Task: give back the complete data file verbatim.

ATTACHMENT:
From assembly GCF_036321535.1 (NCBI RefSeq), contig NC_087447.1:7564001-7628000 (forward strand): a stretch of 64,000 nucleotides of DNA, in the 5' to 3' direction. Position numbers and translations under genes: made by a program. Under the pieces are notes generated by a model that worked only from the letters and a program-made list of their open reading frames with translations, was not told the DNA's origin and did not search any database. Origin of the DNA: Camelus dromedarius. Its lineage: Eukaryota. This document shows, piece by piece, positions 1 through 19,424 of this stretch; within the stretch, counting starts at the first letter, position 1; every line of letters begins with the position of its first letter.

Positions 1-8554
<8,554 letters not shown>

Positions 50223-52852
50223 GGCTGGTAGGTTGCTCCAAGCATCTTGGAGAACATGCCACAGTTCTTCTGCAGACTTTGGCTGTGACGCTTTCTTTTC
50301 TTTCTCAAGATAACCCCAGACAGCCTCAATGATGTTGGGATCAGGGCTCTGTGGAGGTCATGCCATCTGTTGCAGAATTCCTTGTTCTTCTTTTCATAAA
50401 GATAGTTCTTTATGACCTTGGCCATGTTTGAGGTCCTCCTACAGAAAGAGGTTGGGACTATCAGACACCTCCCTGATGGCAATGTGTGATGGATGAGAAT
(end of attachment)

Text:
From assembly GCF_036321535.1 (NCBI RefSeq), contig NC_087447.1:7564001-7628000 (forward strand): a stretch of 64,000 nucleotides of DNA, in the 5' to 3' direction. Position numbers and translations under genes: made by a program. Under the pieces are notes generated by a model that worked only from the letters and a program-made list of their open reading frames with translations, was not told the DNA's origin and did not search any database. Origin of the DNA: Camelus dromedarius. Its lineage: Eukaryota. This document shows, piece by piece, positions 1 through 19,424 of this stretch; within the stretch, counting starts at the first letter, position 1; every line of letters begins with the position of its first letter.

Positions 1-8554
<8,554 letters not shown>

Positions 50223-52852
50223 GGCTGGTAGGTTGCTCCAAGCATCTTGGAGAACATGCCACAGTTCTTCTGCAGACTTTGGCTGTGACGCTTTCTTTTC
50301 TTTCTCAAGATAACCCCAGACAGCCTCAATGATGTTGGGATCAGGGCTCTGTGGAGGTCATGCCATCTGTTGCAGAATTCCTTGTTCTTCTTTTCATAAA
50401 GATAGTTCTTTATGACCTTGGCCATGTTTGAGGTCCTCCTACAGAAAGAGGTTGGGACTATCAGACACCTCCCTGATGGCAATGTGTGATGGATGAGAAT